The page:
Furlough Blues, Part Three

This is a short story whose creative basis is a song of mine.

It never seemed as if Jerry Lowndes slept. The jail cell wasn’t exactly the Hilton, though neither had been the motel room where he and Laurie had been cavorting. His mind had been alive, considering the depth of the hole and paucity of ways to get out of it, but no solutions had presented themselves. It was going to hit the papers, most notably the one from which he was on furlough and would certainly soon be scuttled. Oh, it would look nice and polite in The Patriot, but other nearby rags wouldn’t be so discreet, and TV would get hold of it the way it usually did, by reading about it in the papers and then blowing it up out of all proportion.

Jerry had to admit, though, the proportion was pretty large.

He must have slept some. It was inexplicable that all the thought had taken up six hours of brooding and despair. If they were dreams, they were full of images of his sobbing daughter, reproachful ex, and the managing editor of The Patriot, who would surely be delighted at the opportunity to erase the sports columnist’s salary from the docket. They wouldn’t care about replacing his job, but they’d be ebullient at replacing his salary, knowing full well they could hire some wide-eyed, apple-cheeked lad, or some similarly guileless lass, to replace him for somewhere between thirty-three and fifty cents on the dollar. Jerry was in the clink. He’d been busted for pot, which was only, by the way, because Laurie had some. He hadn’t smoked weed in pursuit of anything but sex since he was, oh, thirty or so. He saw his predicament for what it was. He’d beaten the odds too many times, skated his way through a license check with his offhand affability, claimed he’d been desperately trying to get home to see a sick child or a dying mother, whatever it had taken to charm his way out of trouble. Jerry, for all his faults, was a charming guy, and, at long last, he had staggered, quite literally, into a fix where charm was irrelevant.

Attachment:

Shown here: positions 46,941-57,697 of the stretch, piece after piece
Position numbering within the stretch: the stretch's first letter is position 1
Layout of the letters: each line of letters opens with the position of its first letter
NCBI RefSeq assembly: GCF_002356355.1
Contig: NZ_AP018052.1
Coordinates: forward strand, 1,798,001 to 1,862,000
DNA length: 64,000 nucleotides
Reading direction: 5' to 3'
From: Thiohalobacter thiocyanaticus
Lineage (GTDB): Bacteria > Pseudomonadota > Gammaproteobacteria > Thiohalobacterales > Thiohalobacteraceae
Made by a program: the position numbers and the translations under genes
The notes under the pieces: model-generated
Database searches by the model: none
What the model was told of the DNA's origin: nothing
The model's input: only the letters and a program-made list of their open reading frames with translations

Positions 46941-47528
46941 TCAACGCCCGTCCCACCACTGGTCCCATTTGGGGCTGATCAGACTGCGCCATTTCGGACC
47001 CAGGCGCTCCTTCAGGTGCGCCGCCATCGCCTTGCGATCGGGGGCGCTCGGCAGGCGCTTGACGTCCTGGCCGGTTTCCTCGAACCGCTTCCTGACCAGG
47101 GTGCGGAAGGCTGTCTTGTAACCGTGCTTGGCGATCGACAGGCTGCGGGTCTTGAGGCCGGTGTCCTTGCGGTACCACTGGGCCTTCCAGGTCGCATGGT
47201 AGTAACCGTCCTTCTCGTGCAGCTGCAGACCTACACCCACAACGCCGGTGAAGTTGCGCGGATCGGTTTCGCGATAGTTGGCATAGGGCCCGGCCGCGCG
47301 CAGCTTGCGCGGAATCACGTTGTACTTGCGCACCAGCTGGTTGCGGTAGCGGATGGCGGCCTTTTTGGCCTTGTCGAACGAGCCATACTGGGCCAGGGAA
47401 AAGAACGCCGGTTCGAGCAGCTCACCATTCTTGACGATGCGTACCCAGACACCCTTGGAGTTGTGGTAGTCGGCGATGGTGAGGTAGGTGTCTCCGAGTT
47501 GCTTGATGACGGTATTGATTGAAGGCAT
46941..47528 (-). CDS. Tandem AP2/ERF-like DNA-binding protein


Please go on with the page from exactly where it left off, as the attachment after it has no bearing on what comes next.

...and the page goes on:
That hanging-in-the-jail-cell option wasn’t looking bad, but it was just Jerry being dispirited. Gallows humor had spiced up his columns on occasion. He wasn’t going to end it all. He just couldn’t figure out a way to make earth much better than hell.

Jerry figured the racket had something to do with breakfast, but the trusty, or jailer, or whoever he was, walked down the hall to where Jerry was thankfully confined alone. He opened the door.


“Yes, sir, that’s me.”

“You’re free to go.”

There wasn’t much to the “processing.” They just gave him back what had been “on his person”: change, wallet, car keys, a plastic room key, a lighter, half a pack of smokes, and two condoms safely packaged and sanitized for his security and convenience.

Seeing Penelope Livermore at the counter would have seemed a miracle. She wasn’t there. A deputy was waiting.

“Jerry, how are you? Been reading your columns for years.”

“Why, thank you, sir.” Jerry was wary and disbelieving. The tag above the badge said the deputy’s name was Shingler. “What’s … the … deal?”

He ought to have been able to do better than that.

Shingler led him through the first of two double doors. The fifteen feet or so between them were vacant and thus private.

“Nothing ever happened,” Shingler said. “All charges dropped. As a matter of paperwork, they never existed.”

“So …”

“You won’t lose your job. If you do, you won’t lose your severance or unemployment eligibility.”

“I hope it doesn’t come to that.”

“Me, too, Jerry, but you have got a commitment.”


“Yep,” Shingler said. “I want you to meet me, oh, at, uh, five or thereabouts. I get off at four, you see. You remember the motel room where you got arrested?”

“Vaguely.” Jerry smiled.

“That’s where I’ll be waiting,” Shingler said. “That key in your pocket? It still works.”

“See you at five,” said Jerry, bewildered.



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